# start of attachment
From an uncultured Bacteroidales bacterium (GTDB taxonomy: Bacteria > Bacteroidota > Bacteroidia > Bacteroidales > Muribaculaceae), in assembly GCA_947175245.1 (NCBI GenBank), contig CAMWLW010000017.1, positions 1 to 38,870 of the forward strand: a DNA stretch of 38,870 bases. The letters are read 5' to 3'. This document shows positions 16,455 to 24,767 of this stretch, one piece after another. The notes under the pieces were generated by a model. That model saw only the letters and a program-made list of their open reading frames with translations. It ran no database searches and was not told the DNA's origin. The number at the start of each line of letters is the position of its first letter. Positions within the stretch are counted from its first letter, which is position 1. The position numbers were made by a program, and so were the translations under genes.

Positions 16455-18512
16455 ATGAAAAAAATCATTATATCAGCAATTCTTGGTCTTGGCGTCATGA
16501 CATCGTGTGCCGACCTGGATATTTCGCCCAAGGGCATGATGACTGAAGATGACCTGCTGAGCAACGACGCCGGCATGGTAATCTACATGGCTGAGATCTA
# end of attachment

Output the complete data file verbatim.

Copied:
From an uncultured Bacteroidales bacterium (GTDB taxonomy: Bacteria > Bacteroidota > Bacteroidia > Bacteroidales > Muribaculaceae), in assembly GCA_947175245.1 (NCBI GenBank), contig CAMWLW010000017.1, positions 1 to 38,870 of the forward strand: a DNA stretch of 38,870 bases. The letters are read 5' to 3'. This document shows positions 16,455 to 24,767 of this stretch, one piece after another. The notes under the pieces were generated by a model. That model saw only the letters and a program-made list of their open reading frames with translations. It ran no database searches and was not told the DNA's origin. The number at the start of each line of letters is the position of its first letter. Positions within the stretch are counted from its first letter, which is position 1. The position numbers were made by a program, and so were the translations under genes.

Positions 16455-18512
16455 ATGAAAAAAATCATTATATCAGCAATTCTTGGTCTTGGCGTCATGA
16501 CATCGTGTGCCGACCTGGATATTTCGCCCAAGGGCATGATGACTGAAGATGACCTGCTGAGCAACGACGCCGGCATGGTAATCTACATGGCTGAGATCTA